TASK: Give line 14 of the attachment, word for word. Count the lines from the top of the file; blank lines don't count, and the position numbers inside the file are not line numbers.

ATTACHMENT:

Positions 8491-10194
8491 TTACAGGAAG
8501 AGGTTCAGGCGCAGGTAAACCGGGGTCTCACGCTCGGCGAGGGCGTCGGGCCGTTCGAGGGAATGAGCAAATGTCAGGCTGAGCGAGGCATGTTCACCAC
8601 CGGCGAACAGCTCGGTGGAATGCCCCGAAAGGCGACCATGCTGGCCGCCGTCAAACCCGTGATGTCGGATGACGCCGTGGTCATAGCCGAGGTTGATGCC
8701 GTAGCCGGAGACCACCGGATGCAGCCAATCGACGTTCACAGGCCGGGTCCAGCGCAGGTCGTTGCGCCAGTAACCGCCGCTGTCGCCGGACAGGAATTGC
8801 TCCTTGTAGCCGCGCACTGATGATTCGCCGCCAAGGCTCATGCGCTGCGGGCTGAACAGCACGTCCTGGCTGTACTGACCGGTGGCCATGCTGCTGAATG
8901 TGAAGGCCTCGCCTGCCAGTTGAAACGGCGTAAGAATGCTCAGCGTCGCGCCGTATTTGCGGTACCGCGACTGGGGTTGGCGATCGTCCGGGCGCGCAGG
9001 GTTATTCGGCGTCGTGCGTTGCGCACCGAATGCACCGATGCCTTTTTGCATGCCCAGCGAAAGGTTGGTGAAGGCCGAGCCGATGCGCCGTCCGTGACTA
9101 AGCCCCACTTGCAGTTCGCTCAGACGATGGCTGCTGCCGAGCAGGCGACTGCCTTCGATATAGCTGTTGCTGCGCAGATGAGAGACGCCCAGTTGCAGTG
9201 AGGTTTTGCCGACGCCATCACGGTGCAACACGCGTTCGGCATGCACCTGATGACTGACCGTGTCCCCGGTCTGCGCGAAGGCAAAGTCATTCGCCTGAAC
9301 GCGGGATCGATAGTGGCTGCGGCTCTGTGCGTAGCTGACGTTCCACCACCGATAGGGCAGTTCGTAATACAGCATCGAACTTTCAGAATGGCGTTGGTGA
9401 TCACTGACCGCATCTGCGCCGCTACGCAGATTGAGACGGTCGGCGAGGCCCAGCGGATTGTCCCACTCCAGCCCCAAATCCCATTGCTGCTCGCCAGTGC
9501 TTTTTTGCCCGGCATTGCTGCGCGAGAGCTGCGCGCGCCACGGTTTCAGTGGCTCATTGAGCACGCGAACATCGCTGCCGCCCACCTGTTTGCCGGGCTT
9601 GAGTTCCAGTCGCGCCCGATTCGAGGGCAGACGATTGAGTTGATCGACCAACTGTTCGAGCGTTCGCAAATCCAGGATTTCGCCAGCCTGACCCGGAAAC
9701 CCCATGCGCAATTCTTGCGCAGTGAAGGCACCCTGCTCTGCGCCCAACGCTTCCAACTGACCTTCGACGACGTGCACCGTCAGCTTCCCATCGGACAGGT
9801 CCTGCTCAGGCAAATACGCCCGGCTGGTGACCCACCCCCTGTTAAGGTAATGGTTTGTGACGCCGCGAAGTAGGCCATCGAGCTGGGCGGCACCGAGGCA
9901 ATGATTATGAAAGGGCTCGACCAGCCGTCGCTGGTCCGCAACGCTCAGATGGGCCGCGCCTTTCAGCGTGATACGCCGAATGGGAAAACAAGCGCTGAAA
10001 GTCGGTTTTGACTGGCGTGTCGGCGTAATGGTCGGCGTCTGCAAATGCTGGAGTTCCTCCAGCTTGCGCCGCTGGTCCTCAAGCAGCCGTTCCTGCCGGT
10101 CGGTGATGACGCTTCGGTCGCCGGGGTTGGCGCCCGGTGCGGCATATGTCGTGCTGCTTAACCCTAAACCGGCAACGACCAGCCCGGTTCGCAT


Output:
9601 GAGTTCCAGTCGCGCCCGATTCGAGGGCAGACGATTGAGTTGATCGACCAACTGTTCGAGCGTTCGCAAATCCAGGATTTCGCCAGCCTGACCCGGAAAC